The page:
Snakes in the class!

A group of students and staff from the Department of Agriculture and Natural Resources Sciences recently, with much bravado and hidden fears, handled several reptiles in class, including a Black Mamba, a snake said to be amongst the most deadly in the world.

Their interaction with the scary creatures occurred during a workshop aimed at increasing awareness of the value and importance of reptiles and amphibians to the natural ecosystem and tourism economy of the country.

The event was organised by Associate Professor and Herpetologist, Jill Heaton, from the University of Nevada, USA. She delivered a series of workshops on reptile and amphibian research and taught capacity building to NUST staff and students as well as representatives of the Ministry of Environment and Tourism. The series of workshops entailed conveying the safe handling and removal of snakes. The demonstrations were conducted by Francios Theart, an expert who is also the founder of ‘Snakes of Namibia’ on Facebook. Previous workshop participants were also treated to a half-day field trip to Grossherzog Friedrichberg at Regenstein Estates where they saw the three Namibian endemic lizards, known as Herero Nama, Jordan’s Girdled and the Festive Gecko.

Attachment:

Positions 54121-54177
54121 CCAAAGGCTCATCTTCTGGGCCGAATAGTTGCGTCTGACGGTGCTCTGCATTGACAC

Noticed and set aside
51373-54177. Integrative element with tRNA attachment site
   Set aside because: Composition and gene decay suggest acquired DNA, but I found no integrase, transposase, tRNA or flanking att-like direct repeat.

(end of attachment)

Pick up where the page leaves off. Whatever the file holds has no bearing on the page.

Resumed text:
Heaton’s research in Namibia has to date contributed significantly to participants’ understanding of the ecology and biology of local reptile species.

A Senior Lecturer in the Department, Dr Morgan Hauptfleisch, said Namibia has a globally significant diversity of reptiles, but our understanding of their abundance, distribution and population health is limited. “Hopefully, the workshops have contributed to our ability to conserve reptiles and their habitats. In addition, they have also dispelled myths about snakes and explained the practical aspects of safe handling and translocation,” he said.

Heaton has presented workshops in Windhoek, Etosha, Keetmanshoop and Uis.

Date: 
Friday, February 19, 2016
for Month: 
February, 2016

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